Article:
District of Kazimierz.
The Schindler's List
We offer a 4 hour walk with a guide in a beautiful district of Krakow, formerly an independent town and afterwards an important centre of Jewish culture.
Nowadays, the district of Kazimierz is an exceptional place with its architecture and very unique social and cultural life. Polish and Jewish history and culture coexist here. The unique atmosphere dominating here makes Kazimierz the heart of Krakow's night life and a place appreciated by artists and lovers of antiques and flee-markets. There are great number of craftsmen's workshops, galleries and antique shops. Every year various concerts and festivals take place in the district of Kazimierz. The most famous are: the Jewish Culture Festival, the Soup Festival and the St Joseph Street Festival.
We'll see here precious old townhouses, charming narrow streets and market squares, beautiful old churches, synagogues and historical Jewish cemeteries. We will walk Meiselsa street, Szeroka street, Miodowa street, etc. We'll see, apart other things, the Tempel Synagogue, the Kupa Synagogue, the Isaac Synagogue, the Wysoka Synagogue, the Old Synagogue, the Renaissance Remuh Synagogue and the historical Jewish Remuh Cemetery. These are the oldest and some of the most important places for the Jewish life and heritage in Poland.
Another interesting place is the Gothic town-hall of Kazimierz on the Wolnica Square. The building houses the Ethnographic Museum with excellent display of folk-culture of Malopolska (Little Poland) province with a special focus on the Krakow region.
Every corner of this part of Krakow is a witness of the tragedy of the Second World War and the extermination of Jews. We'll introduce you to the history of persecution of Jews by the Nazis as we'll visit places reminding the history of the Krakow Ghetto and concentration camp of Plaszow.
The Jewish Ghetto in Krakow was formally established on the 3rd of March in 1941 in the Podgórze district. The ghetto was surrounded by walls in order to isolate it from the rest of the city. Thousands of people were crowded into a small area of approx. 20 hectares. Many people died of diseases and starvation there.
In May and June 1942 several deportation actions to Belzec death camp took place, and many people were killed in the streets of the ghetto. In October the biggest and most cruel deportation took place. Many children were taken away from their parents, and great number of old and sick people were deported or killed on the spot.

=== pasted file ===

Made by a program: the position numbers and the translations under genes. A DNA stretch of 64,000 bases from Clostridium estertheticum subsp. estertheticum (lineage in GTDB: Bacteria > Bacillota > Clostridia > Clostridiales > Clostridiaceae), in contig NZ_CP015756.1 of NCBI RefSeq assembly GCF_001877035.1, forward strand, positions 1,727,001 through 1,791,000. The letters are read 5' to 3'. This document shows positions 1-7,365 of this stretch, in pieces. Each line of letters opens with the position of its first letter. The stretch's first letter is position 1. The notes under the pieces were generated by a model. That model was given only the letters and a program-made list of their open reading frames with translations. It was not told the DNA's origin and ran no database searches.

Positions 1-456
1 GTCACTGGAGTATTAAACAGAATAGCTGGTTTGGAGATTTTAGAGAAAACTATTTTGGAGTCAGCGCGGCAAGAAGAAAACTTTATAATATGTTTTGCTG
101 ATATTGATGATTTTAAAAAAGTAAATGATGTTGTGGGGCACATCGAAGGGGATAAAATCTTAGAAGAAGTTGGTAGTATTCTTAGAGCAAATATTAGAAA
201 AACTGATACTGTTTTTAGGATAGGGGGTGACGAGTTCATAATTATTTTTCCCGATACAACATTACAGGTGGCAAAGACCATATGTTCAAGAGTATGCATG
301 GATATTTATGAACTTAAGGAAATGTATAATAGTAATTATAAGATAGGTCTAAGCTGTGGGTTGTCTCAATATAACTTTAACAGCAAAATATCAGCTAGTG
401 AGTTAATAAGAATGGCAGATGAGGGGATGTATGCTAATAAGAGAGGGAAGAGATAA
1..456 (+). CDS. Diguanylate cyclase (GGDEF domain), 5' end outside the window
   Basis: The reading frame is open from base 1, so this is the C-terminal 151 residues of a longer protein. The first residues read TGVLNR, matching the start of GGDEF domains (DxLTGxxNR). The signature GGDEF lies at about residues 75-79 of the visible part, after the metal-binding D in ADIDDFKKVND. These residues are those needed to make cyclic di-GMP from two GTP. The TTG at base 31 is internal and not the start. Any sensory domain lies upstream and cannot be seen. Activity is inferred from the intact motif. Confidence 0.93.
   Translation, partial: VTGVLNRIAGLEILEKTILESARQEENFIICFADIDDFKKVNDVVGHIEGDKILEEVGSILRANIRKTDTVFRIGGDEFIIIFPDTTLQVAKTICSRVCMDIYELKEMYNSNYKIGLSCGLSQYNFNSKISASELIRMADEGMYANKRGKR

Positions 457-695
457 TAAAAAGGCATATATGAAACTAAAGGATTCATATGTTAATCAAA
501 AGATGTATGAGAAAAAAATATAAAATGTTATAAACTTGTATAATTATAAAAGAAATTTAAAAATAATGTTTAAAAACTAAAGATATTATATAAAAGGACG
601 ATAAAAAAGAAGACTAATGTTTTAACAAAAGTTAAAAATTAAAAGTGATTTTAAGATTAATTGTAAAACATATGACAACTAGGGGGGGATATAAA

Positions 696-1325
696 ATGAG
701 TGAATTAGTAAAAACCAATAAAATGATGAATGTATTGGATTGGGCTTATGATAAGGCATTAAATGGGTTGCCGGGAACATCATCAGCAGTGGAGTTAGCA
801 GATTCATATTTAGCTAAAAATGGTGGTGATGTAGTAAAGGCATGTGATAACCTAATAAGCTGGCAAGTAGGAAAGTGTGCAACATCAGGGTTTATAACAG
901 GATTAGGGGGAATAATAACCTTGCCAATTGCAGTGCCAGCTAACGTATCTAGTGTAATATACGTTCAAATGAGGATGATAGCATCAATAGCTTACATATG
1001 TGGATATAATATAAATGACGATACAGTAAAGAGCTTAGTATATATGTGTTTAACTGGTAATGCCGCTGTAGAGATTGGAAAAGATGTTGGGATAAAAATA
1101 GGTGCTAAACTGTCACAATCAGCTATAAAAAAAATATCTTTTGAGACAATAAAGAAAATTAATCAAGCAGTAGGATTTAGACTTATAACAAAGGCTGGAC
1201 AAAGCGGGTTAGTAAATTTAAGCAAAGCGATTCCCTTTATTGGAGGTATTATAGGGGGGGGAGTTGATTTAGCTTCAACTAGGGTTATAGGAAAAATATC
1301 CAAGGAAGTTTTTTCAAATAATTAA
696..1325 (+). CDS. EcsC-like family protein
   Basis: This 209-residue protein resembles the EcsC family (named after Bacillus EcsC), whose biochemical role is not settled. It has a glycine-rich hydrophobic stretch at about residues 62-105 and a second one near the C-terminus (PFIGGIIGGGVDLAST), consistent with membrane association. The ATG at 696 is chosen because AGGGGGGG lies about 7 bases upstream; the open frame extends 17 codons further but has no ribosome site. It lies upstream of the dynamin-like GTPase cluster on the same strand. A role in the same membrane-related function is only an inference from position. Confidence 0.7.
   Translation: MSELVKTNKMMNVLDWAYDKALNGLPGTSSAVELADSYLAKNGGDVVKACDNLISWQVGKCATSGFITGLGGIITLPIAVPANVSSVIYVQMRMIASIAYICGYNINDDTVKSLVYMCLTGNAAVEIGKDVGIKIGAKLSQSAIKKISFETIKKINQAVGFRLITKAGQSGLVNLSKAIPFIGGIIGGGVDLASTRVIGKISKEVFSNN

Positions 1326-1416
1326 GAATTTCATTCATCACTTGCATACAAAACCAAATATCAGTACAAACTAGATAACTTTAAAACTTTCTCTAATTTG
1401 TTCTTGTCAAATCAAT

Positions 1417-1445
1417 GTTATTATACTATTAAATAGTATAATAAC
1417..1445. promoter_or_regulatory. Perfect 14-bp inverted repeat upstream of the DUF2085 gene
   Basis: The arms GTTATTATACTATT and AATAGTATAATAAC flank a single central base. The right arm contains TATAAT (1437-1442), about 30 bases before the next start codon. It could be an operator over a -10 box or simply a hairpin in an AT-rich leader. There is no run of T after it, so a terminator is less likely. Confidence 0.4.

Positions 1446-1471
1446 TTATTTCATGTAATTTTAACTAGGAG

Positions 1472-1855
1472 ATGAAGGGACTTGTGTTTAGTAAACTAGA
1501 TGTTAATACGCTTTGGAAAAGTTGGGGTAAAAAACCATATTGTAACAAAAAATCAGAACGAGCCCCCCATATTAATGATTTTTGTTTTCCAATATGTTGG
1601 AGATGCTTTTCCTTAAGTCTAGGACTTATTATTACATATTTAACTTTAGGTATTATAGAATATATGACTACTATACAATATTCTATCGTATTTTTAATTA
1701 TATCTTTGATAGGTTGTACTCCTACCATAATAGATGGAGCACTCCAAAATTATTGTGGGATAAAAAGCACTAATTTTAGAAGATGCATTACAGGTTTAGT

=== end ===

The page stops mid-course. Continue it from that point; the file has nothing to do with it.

In 1942 Nazis began to divide "able workers" from old, sick or handicapped people. The Krakow Ghetto was divided into part "A" for workers and part "B" for non-workers. In 1943 people unable to work from "Ghetto B" were killed in the streets or deported to the Auschwitz - Birkenau death camp. The "Ghetto A" ceased to exist in 1943, and workers were sent to the Plaszow concentration camp.
In order to see places reminding the history of the Krakow Ghetto and concentration camp we'll visit the Heroes of the Ghetto Square (Plac Bohaterow Getta). It is a place commemorating the tragedy of Krakow Jews, moved to the Ghetto, and mostly exterminated in concentration camps. Just by the Square we will visit the "Pharmacy Under the Eagle" (Apteka Pod Orłem) - a place where a heroic Pole, Tadeusz Pankiewicz organized a point of help for Jews in the Ghetto.
We'll also see remaining fragments of the Krakow Ghetto wall on Lwowska street and Limanowskiego street. We'll visit the stone quarry "Liban", to which Płaszów concentration camp was supplying manpower and we'll see a monument "Torn Hearts" commemorating people slaughtered in the concentration camp of Płaszów.
Our last destination of the tour will be the Oskar Schindler's Enamel Factory. The main spot in the world famous Steven Spielberg movie "The Schindler's List" and located nearby in the old Zablocie district, it was the place of hope for survival for the Jews from Krakow Ghetto, as it offered the only alternative to being sent to the concentration camps. Nowadays, the building is hoped to be transferred into the Holocaust Museum.